07 April 2008

The Free Rider Problem, and Aristotle the Whipping Boy

I think it's best to speak first of the "Free Rider Phenomenon" and then state a problem.

The Free Rider Phenomenon

Membership in a group is like an exchange: each person makes a sacrifice (S) (i.e. he gives up or does not take something he might otherwise have gotten) and in exchange gets a good(G) which is achievable only by the efforts of the group as a whole.

Suppose that he will still get G even if he does not sacrifice S. The group's provision of G does not hinge on his particular sacrifice of S. (This is what Tuck means in saying that "his contribution is negligible".) Then he might not sacrifice S and still get G. In that case he would get something for nothing; yet his continuing to get G will depend on others' making that sacrifice. Thus he's a "free rider" on the sacrifices of others.
Now, we know what some ancient thinkers might have called such a person--unjust, pleonectic, shameless, and unconcerned about the nobility, propriety, or appropriateness of his actions. "So people act badly"--you might say-- "what's the special problem?"

The phenomenon becomes a 'problem', I think, when we presume that the reasoning, "I can get G without S, therefore I shouldn't sacrifice S" is regarded as both (i) rational and (ii) universal or natural, i.e. common to human rationality. Then:
(i) If it's common to universal human rationality, then if one person may justifiably reason in that way, then all persons may-- but then the reasoning would be self-defeating, because no one would sacrifice S, and thus the group would not provide G after all.

(ii) If it's rational, then attempts to persuade or coerce individuals to act otherwise are attempts to persuade or coerce them to do something which is (strictly) irrational--and yet their achieving G seems eminently rational.
The Free Rider Problem, then, takes the form of a paradox: practical rationality is both impractical (self-defeating) and irrational.
About the comments: I think Eric Brown has made the interesting suggestion that the problem 'should philosophers rule' (Plato, Rep.) or, more generally, 'should philosophers regard themselves as bound to contribute to civic life' (a Stoic problem) --is a Free Rider problem. -- Yes, I think so, but wouldn't the difficulty need to be generalized more for this to count as a discussion of that problem?

Papabear I think points in the right direction, but let's see if we can't get clearer about it.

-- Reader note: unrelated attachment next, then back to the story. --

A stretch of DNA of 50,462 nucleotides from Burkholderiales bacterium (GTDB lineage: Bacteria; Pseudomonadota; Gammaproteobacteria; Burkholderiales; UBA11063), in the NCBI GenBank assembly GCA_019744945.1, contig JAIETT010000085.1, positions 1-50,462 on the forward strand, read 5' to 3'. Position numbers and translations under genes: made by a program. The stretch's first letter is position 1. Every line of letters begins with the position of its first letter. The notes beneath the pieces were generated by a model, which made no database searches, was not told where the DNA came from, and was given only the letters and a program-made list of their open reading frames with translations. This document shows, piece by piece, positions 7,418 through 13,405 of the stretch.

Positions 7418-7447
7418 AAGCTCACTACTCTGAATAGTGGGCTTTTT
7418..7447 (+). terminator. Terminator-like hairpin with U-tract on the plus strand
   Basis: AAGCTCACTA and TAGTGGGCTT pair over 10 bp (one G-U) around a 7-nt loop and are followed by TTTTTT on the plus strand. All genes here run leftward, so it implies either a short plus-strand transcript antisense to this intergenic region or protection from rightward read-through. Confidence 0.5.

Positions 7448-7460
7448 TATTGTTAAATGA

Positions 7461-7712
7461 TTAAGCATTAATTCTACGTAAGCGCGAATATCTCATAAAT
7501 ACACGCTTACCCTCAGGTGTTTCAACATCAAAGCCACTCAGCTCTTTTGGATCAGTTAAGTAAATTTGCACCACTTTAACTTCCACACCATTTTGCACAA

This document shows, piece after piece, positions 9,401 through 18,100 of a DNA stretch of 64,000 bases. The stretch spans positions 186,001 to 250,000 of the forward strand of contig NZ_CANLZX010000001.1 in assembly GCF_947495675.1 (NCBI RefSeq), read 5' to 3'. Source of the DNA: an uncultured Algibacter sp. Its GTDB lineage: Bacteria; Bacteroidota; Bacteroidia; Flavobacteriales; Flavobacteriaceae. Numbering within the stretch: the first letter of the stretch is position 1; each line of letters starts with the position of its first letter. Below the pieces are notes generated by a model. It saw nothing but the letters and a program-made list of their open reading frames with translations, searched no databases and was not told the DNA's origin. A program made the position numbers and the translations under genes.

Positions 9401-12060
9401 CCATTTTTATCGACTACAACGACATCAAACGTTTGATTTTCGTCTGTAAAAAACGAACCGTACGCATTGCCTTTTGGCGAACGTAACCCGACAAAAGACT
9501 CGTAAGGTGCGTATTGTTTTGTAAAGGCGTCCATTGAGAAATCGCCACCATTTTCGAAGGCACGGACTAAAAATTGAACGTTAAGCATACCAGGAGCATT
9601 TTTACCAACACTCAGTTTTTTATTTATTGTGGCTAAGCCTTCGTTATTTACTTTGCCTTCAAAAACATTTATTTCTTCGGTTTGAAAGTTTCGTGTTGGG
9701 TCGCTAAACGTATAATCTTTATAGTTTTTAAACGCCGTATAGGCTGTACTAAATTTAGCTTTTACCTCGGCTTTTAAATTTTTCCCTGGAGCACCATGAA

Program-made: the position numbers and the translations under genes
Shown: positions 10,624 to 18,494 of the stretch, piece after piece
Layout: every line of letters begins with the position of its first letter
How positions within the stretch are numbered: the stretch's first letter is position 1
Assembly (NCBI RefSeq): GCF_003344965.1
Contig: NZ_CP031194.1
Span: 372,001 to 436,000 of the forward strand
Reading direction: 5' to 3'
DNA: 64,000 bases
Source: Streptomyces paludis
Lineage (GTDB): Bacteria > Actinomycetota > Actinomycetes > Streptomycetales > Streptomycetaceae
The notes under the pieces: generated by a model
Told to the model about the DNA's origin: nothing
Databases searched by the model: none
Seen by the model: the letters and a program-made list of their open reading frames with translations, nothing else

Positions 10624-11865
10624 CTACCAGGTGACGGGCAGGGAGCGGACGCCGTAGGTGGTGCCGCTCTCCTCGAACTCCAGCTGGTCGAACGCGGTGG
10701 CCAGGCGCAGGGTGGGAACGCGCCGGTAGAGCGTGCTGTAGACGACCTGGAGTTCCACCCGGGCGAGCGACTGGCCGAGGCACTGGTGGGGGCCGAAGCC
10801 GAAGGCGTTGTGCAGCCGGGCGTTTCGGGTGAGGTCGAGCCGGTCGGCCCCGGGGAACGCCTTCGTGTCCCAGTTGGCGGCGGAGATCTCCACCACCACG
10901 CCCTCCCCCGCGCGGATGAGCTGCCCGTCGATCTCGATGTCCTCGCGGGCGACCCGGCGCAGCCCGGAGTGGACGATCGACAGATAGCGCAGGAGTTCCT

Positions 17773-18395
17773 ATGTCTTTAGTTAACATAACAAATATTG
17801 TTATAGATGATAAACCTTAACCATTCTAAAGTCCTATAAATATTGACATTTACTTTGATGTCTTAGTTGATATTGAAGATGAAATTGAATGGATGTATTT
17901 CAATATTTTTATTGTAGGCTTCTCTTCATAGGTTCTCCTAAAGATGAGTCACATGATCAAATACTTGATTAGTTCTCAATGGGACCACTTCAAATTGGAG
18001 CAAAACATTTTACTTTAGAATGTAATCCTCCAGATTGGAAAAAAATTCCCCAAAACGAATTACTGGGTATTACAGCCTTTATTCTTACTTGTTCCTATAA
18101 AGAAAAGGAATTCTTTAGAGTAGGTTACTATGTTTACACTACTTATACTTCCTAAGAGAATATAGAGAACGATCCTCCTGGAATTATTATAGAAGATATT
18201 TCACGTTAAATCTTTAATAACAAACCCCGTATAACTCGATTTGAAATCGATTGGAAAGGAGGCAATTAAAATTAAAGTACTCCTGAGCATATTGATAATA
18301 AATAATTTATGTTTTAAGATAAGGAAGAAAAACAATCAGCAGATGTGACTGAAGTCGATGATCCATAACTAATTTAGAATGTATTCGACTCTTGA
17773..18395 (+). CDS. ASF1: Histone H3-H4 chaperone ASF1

To whet your whistle, consider the following passage from the SEP article on the Free Rider Problem. Once more poor Aristotle serves as a whipping boy and is maligned. The author seems to agree with Tuck that the problem wasn't recognized for centuries, and his explanation is that everyone was blinded by the fallacy of composition:

This fallacious move between individual and group motivations and interests pervades and vitiates much of social theory since at least Aristotle's opening sentence in the Politics. He says,

We see that every city-state is a community of some sort, and that every community is established for the sake of some good (for everyone performs every action for the sake of what he takes to be good). (Aristotle 1998, Politics, book 1, chap. 1, p. 1)

Even if we grant his parenthetical characterization of individual reasons for action, it does not follow that the collective creation of a city-state is grounded in the same motivations, or in any collective motivation at all. Most likely, any actual city-state is the product in large part of unintended consequences.

Argument from the fallacy of composition seems to be very appealing even though completely wrong. Systematically rejecting the fallacy of composition in social theory, perhaps especially in normative theory, has required several centuries, and invocation of the fallacy is still pervasive.


Eric Brown said...

Michael, I think that the Plutarch passage cuts deeper than you allow.

You are right that when Plato and Aristotle avow that philosophers live the best possible human life and enjoy (at least some of) the benefits of political community without actually sacrificing to help procure those benefits, they are not recommending a course of action that just anyone can take, whereas modern discussions typically assume that just about anyone can enjoy the benefits of being a free-rider. (Both Plato and Aristotle certainly recognize that just about anyone can be an apolaustic free-rider, but they do not think that it is rational to prefer such a life to political engagement.)

But the Plutarch passage targets the Epicurean free-riders, and the Epicureans think that anyone--or at least any Greek speaker--can live the best possible life as a free-rider.

And, really, the Plutarch attack on the Epicureans is the tip of the iceberg. Doesn't the Platonic and Aristotelian concern to undercut the case for hedonistic free-riding suggest that there were people making the case for hedonistic free-riding as the rational thing to do? As soon as one poses this question and engages the literature of fifth- and fourth-century Athens, one sees evidence of concern about free riders. Consider Pericles' Funeral Oration, where Pericles so loudly pretends that the Athenians are exceptionally civic-minded that he betrays his concerns with the Athenians' widespread lack of engagement. Or consider Euripides' fragmentary Antiope, in which two brothers debate whether one should engage in political business. (Note that the latter looms large in the Gorgias' discussion of the same question.) L.B. Carter's book The Quiet Athenian brings together much of the evidence.